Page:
Our landscape is like a whiteboard – written over many times with feint, tantalising traces left behind.
Located in the Peak District National Park, Arbor Low is thought to be the finest Stone Age monument in northern England. It is sometimes referred to as ‘The Stonehenge of the North’ and people have used the site for more than 5,000 years. Whether as a place of ritual ceremony or a meeting point for tribal groups to gather, trade cattle and renew bonds of kinship, little is known about its original purpose.
A 2 metre high circular bank measures 76 metres in diameter, with an inner circle of stones protected by a ditch. Its form is common to other associated British henge sites, ranging from Brodgar on Orkney to the Stripple Stones in Cornwall.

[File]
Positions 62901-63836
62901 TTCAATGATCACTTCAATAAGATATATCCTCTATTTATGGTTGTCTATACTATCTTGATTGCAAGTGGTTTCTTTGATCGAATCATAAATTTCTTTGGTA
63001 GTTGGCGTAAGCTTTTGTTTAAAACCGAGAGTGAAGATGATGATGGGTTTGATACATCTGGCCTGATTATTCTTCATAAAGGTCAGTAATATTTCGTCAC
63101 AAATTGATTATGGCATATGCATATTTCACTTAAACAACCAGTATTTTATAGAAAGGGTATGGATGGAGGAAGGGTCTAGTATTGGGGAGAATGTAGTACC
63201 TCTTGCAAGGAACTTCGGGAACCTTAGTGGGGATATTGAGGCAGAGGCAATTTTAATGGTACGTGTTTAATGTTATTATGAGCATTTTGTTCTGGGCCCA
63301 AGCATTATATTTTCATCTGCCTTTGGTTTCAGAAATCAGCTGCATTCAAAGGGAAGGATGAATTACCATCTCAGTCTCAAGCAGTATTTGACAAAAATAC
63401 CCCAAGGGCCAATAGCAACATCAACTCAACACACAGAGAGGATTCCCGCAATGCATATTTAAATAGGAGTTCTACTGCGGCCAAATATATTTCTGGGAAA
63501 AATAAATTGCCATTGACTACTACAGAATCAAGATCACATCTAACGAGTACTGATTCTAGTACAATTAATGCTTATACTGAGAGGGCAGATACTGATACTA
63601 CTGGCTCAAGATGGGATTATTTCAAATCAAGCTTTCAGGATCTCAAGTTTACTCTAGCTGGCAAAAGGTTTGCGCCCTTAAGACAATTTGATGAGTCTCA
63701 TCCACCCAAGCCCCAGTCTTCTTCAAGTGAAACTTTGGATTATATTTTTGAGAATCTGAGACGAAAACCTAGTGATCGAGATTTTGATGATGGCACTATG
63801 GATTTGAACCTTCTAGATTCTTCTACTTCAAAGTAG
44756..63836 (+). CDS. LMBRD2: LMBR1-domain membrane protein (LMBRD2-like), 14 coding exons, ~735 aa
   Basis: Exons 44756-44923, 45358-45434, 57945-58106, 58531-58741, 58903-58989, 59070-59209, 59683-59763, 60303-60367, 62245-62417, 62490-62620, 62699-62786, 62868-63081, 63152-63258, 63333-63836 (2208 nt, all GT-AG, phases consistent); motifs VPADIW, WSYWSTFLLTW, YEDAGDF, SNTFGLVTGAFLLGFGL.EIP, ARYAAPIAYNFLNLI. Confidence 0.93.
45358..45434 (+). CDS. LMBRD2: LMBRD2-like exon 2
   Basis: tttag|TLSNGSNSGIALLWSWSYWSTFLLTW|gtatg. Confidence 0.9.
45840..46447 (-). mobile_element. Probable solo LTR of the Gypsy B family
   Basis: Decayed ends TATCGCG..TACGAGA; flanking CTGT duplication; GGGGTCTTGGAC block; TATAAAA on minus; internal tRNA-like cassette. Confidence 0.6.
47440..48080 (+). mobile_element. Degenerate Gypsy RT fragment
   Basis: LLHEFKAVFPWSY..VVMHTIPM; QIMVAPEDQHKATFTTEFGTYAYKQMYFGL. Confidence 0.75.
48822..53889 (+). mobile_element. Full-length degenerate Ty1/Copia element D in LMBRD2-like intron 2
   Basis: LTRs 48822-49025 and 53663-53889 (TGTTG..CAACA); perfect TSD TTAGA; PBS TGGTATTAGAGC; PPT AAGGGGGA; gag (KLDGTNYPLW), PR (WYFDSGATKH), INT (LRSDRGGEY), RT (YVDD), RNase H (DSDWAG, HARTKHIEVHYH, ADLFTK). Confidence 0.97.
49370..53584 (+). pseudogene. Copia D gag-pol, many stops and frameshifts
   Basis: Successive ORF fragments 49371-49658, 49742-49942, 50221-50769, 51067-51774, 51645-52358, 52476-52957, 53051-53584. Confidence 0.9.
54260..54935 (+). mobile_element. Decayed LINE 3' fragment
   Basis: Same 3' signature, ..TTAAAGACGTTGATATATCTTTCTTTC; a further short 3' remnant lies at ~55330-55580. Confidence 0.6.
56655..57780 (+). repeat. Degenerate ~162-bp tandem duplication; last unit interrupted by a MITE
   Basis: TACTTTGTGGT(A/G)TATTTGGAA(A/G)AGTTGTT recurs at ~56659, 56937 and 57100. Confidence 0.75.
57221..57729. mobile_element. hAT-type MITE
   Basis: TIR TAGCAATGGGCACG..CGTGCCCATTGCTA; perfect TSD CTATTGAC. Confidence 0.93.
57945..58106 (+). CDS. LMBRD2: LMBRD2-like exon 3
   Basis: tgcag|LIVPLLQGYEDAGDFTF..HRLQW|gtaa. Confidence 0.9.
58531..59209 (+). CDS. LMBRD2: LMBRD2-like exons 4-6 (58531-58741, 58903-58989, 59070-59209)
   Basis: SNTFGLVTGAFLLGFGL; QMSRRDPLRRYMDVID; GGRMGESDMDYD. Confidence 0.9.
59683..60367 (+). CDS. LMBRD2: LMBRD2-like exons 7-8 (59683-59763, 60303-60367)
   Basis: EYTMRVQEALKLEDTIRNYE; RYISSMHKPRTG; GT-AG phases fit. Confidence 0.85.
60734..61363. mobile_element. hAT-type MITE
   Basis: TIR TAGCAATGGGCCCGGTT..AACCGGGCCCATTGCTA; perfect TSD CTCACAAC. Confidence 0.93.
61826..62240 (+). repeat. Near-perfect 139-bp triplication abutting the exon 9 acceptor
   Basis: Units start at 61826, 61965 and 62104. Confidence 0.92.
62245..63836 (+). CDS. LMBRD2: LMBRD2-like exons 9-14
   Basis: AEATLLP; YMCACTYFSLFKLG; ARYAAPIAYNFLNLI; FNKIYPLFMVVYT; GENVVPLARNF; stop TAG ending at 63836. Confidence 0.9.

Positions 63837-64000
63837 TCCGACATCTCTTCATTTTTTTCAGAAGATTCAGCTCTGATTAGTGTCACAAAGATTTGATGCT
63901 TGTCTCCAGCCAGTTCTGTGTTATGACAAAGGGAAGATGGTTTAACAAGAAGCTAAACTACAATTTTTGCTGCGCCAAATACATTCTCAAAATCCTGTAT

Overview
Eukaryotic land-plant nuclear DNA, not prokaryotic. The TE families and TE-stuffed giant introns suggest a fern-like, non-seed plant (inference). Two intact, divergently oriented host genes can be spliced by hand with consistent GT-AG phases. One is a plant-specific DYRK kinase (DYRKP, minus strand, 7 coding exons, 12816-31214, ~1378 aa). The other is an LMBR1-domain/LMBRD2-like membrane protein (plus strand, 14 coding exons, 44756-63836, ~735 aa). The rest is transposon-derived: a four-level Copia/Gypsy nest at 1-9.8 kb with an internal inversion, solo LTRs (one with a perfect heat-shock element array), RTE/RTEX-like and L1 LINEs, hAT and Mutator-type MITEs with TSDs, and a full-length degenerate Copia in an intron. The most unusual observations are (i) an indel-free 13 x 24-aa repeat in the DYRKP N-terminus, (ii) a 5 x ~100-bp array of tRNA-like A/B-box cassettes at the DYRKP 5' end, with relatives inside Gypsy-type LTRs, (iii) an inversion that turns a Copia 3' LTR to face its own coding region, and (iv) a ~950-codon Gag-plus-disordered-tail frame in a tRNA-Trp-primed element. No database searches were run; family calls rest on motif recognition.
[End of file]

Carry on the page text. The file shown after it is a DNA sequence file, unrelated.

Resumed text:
The 59 stones
Arbor Low offers a fine vantage point with 360 degree views of the surrounding landscape, making this a notable landmark for early traders and travellers in the region. Archaeological evidence shows that the 59 stones in the central sanctuary were mined from local limestone quarries. Simple tools have been found on the site, made from antler and animal bone.
With one exception, all the stones lie flat on the ground. Theories vary whether this was by design, because people have toppled them, or the result of abandoned work to enhance an earlier wooden structure.
The Pennine Moorlands
Arbor Low sits on the thick limestone rocks that form much of the Pennine Hills. Often described as the ‘backbone of England', the rugged Pennine moorlands run roughly down the middle of England, from near the Scottish border to Derbyshire’s Peak District.
The porous nature of Pennine limestone makes a quick-draining landscape of cracks and sink holes. Water accumulates underground to form hidden rivers that can flow in deep and complex cave systems and caverns, before exiting back out into the open often several miles away. A really good place to see such features is at Malham Cove in the Yorkshire Dales.